Good morning, Broadsheet readers! Valentina (@valzarya) here. Louise Linton is in hot water, Bill Cosby’s retrial has been pushed back by five months, and Nikki Haley hints at having the ear of the president. Have a great Wednesday.
• Why can’t we be friends? This Atlantic interview with Kim Elsesser, a professor at UCLA who studies psychology and gender and whose research focuses on that unspoken, yet oh-so-tangible divide between men and women, dives into the ways in which even the most well-meaning men can end up propagating a workplace boy’s club. In the Q+A she lays out the following example:
Her research shows that part of the problem here is that men experience more discomfort than women when they are alone with a member of the opposite sex in a professional setting. (This may sound familiar to anyone who read about Vice President Pence’s rule about not eating with women other than his wife—or the shocking percentage of Americans who feel similarly.) Some men are afraid of saying or doing the wrong thing—and of being accused of discrimination or harassment. Given those fears (valid or not) it’s not surprising that some prefer to just drink with the guys.
Elsesser’s fix for this dynamic is for organizations to emphasize the importance of opposite-sex interactions and to institute formal mentoring programs that pair women and men together. While this is a start, I don’t see it fully closing the “closeness” gap between women and men. Formal office discussions can only get you so far when it comes to building relationships.
Here’s one idea I’ve been piloting lately: socializing with senior male colleagues using the “buddy system.” Bringing another work friend along to an outing can help ameliorate any anxiety he may have about hanging out with you solo. Of course, this isn’t anything close to a magic bullet—it can’t get you invited in the first place—but it can help normalize co-ed work socializing, which is a step in the right direction.
Do you have any advice for cultivating professional relationships with senior male colleagues? I’d love to hear it. Email me at email@example.com.
ALSO IN THE HEADLINES
•Linton’s Insta drama. An Instagram comment by Louise Linton, wife of U.S. Treasury Secretary Steven Mnuchin, is going viral. The comment was targeted at a woman who criticized Linton for boasting about traveling with her husband on a government airplane (hashtags included #daytrip #hermesscarf and #valentino). Linton attacked her critic by pointing out that she and Mnuchin have more money than the commenter: “Have you given more to the economy than me and my husband? Either as an individual earner in taxes OR in self sacrifice to your country? I’m pretty sure we paid more taxes toward our day ‘trip’ than you did.”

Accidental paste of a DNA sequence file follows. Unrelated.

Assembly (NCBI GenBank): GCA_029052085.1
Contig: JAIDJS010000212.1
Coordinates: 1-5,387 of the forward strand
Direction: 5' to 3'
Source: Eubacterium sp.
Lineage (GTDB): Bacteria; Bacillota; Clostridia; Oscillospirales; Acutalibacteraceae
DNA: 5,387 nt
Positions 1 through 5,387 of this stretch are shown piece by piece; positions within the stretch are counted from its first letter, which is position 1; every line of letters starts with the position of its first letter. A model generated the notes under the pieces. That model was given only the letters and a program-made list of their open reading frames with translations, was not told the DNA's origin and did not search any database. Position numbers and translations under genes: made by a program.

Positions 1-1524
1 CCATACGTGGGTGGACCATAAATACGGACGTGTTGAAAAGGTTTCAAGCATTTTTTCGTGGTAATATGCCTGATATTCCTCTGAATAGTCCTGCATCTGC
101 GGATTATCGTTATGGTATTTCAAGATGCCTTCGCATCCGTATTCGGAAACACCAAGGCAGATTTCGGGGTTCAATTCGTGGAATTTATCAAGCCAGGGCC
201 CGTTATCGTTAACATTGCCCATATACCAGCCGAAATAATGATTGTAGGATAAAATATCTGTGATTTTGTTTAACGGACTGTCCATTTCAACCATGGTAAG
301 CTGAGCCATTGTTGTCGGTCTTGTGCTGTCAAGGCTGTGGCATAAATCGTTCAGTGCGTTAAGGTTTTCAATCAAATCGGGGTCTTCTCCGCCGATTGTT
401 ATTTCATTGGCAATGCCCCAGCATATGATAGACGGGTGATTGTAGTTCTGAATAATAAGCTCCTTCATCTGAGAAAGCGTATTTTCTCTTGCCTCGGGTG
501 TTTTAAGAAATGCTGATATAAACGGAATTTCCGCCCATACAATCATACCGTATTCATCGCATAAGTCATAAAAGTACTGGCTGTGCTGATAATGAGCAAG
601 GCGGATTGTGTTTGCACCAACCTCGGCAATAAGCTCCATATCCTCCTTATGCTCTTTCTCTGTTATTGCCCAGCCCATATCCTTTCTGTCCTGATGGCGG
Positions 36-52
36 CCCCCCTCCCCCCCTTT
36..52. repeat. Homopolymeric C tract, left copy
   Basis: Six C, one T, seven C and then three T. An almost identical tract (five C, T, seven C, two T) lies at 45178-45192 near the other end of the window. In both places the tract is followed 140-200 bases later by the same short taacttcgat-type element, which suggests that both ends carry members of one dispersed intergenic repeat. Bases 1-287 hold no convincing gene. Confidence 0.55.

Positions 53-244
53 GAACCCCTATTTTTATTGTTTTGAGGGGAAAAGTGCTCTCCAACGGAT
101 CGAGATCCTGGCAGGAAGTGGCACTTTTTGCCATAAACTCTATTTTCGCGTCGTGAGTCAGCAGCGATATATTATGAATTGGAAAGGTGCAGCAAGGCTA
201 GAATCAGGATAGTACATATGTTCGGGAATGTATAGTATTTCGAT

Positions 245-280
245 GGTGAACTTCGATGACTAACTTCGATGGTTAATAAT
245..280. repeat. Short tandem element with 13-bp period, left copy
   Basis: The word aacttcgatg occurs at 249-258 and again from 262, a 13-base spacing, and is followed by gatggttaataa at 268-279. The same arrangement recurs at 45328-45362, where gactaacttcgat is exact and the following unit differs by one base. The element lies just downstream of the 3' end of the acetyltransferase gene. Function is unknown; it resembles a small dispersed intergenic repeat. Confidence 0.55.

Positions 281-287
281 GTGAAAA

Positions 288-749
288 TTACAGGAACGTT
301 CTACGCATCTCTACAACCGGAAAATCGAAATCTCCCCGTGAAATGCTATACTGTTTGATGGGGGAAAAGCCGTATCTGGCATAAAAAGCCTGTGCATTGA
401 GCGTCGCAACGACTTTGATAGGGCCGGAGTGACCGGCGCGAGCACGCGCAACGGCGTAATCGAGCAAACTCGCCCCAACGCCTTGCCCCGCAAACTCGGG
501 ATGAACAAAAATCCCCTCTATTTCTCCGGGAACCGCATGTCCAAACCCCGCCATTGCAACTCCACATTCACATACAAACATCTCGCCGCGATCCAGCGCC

•Haley has his ear? Nikki Haley told George Stephanopoulos on ABC’s Good Morning America Tuesday that she had a “private” conversation with President Trump following the white supremacy rally in Charlottesville, Va. that “was taken very well.” The UN ambassador is one of few women of color in U.S. government (she’s Indian American). Moreover, while South Carolina governor, Haley made the controversial decision to take down a Confederate monument after the 2015 shooting by a white supremacist in Charleston, S.C.
• A Swift surprise. Taylor Swift is expected to release new music on Friday, according to Variety’s (unnamed) sources. The singer is rumored to be debuting the first single from her upcoming sixth album—or she may release the album in its entirety.
• Diversity is so in. Model Naomi Campbell criticized the lack of diversity at British Vogue, highlighting how a staff photo taken under former editor Alexandra Shulman showed a complete absence of black employees. Shulman stepped down earlier this month and will be replaced by Edward Enninful, both the first man and the first non-white person to edit the magazine in its 100-year history.
•By the book. Girls Who Code is creating a publishing franchise and plans to release 13 books over the next two years through a deal with Penguin. The titles range from picture books to coding manuals and include a series of novels featuring girl coders. This week marks the release of the first two books: an illustrated nonfiction coding manual by the non-profit’s founder, Reshma Saujani, and a fiction novel called The Friendship Code about a group of girls who become friends in an after-school coding club.
IN CASE YOU MISSED IT
• The trial drags on. Bill Cosby’s sexual assault retrial will take place next March—five months later than previously planned—a Pennsylvania judge ruled yesterday. The delay is to allow his new defense team time to prepare for the case. The first suit, brought by Andrea Constand, ended with a hung jury in June. Constand alleges that Cosby drugged and sexually assaulted her in 2004.
New York Times
• First child solidarity. Chelsea Clinton came to the defense of President Donald Trump’s son Barron Monday night after he was attacked by conservative website The Daily Caller for how he dresses. “It’s high time the media & everyone leave Barron Trump alone & let him have the private childhood he deserves,” the former first daughter tweeted.
• Williams is still winning. Venus Williams, who reached two major finals this year—at the Australian Open and at Wimbledon—is having her best season in years. Yet instead of talking about her talent (she’s ranked ninth in the world), sports media is focused on her age, with one announcer recently introducing her as “37 years young.”
New York Times
ON MY RADAR
Actually, that’s sexual assault
Defining ‘hate speech’ online is an imperfect art
‘It’s unusual’: Uber’s new leadership VP Frances Frei acknowledges executive vacuum
The fight for equal pay: women, minorities on TV still making less than white men